After you return from your honeymoon and unwrap the wedding gifts, it’s time to start settling into the routine of married life. To avoid falling onto financial hard times, one of your first orders of business as a married couple should be to create a household budget. Although you might have easily lived within your means when you were single, your new hubby may have different spending habits and priorities than you, and without a plan, you could be tempting problems.
List all sources of income you and your spouse receive, and be transparent about it. This includes your paychecks and any other additional income, such as investment income, rental revenue or trust fund distributions. Create a joint account to serve as “ground zero” for all your finances.
Tackle non-negotiable expenses first, by budgeting for recurring bills such as rent or mortgage payments, car payments, cell phone bills and insurance premiums. Because these payments remain steady and predictable, they’re the easiest to budget around, so address them first.
Budget for flexible nondiscretionary spending. Your utilities and grocery bills might vary a little each month, so look back at credit card statements and old bills to come up with realistic projections for each subcategory. It’s always a little safer to shoot slightly higher in your expense projections and have wiggle room in your budget than to discover you have overspent your utilities budget.
Set spending levels for discretionary spending, such as cable and Internet bills, dining out, gym memberships and other nonessential expenses you share in your household. This category of bills includes anything that, if push came to shove, you could comfortably live without.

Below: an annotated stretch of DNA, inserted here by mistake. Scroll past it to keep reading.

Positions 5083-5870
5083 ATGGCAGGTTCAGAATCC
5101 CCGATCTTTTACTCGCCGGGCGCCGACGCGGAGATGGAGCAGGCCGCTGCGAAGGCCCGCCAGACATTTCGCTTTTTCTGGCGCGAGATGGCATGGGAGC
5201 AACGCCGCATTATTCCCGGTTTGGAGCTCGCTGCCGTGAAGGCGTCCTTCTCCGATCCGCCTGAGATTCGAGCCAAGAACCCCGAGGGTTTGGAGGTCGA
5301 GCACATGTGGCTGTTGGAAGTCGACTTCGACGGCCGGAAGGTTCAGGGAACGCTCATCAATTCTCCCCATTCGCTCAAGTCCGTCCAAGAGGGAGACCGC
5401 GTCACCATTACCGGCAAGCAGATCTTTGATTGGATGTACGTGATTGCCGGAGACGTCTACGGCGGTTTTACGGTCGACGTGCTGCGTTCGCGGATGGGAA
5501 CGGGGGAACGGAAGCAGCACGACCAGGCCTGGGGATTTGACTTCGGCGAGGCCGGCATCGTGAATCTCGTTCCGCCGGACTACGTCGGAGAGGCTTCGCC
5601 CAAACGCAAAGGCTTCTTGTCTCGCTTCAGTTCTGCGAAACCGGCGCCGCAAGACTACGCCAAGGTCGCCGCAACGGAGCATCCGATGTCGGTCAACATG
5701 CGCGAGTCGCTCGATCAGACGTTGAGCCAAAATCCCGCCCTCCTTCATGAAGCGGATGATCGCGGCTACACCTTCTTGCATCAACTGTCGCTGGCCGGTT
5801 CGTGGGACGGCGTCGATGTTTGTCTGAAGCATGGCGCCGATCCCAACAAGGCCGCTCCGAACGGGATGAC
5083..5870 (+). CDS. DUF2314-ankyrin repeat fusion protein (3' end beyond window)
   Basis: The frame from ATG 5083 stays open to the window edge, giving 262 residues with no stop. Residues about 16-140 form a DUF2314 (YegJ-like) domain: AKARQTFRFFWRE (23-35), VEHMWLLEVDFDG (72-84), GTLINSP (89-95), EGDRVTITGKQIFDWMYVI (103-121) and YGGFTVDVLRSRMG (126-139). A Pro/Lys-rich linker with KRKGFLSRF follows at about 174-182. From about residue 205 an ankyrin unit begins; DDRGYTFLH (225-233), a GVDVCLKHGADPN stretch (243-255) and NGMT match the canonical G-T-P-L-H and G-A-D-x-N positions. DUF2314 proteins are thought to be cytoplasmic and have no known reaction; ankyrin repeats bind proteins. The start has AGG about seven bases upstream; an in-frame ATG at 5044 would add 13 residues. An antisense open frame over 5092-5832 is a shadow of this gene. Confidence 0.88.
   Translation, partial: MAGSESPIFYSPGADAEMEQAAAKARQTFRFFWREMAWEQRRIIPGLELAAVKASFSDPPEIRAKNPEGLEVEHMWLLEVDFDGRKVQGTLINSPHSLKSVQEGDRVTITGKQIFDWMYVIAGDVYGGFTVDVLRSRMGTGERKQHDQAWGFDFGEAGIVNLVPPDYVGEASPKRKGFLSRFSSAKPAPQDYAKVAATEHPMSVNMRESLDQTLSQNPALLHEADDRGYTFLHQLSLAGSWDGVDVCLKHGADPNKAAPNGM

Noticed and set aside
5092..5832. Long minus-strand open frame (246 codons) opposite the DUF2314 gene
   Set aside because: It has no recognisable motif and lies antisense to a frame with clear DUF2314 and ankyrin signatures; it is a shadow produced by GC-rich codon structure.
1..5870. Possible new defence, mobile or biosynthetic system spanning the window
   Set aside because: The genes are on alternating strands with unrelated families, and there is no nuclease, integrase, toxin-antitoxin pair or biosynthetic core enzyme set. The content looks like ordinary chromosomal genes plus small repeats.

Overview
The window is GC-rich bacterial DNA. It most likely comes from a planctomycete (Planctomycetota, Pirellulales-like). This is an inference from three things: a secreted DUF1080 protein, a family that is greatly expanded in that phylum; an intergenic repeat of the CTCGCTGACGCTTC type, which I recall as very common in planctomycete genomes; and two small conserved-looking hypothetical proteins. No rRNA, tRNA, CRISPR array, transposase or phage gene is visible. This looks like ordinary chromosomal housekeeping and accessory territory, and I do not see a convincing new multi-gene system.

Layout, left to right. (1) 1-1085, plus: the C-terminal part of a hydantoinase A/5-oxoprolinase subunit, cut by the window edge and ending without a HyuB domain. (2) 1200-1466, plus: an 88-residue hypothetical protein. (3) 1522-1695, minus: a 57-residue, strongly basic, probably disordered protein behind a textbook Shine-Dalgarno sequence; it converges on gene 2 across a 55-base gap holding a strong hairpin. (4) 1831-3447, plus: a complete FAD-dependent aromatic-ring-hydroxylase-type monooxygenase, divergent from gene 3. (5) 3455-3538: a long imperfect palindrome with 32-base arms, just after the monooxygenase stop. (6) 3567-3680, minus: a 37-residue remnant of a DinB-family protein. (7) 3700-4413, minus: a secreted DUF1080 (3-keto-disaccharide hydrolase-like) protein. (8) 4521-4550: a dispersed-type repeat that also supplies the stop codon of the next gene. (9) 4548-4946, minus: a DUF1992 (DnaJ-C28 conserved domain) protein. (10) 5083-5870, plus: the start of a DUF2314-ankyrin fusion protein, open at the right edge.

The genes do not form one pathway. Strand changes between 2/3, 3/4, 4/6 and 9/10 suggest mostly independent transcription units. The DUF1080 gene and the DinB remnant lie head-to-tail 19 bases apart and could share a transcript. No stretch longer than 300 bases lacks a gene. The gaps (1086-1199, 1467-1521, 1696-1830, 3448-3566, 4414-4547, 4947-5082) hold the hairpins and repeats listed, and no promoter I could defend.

Set aside a portion of each month’s budget for a rainy-day fund. Separate this money from your household checking account, such as a savings account. This fund can be a useful buffer in case you under-budget in the future, or to help soften the budgetary blows of a major expense, such as a huge mechanic’s bill.
Contribute to savings and retirement accounts with amounts necessary to meet your retirement goals. You might need to consult a financial planner to develop a long-term retirement strategy.
Provide discretionary spending budgets to both members of your household. Although you’ll need to set clear guidelines that define discretionary spending and non-discretionary spending, providing each spouse with a fixed amount of “me money” can alleviate the hassles of micromanaging each other’s budgets. Place individual discretionary spending in separate checking accounts to ensure it’s insulated from household funds.
- Budgeting is an ongoing process, so set aside a night each month to go over your expenses and compare them to your budget. If necessary, modify your plan to fit more realistic spending habits.
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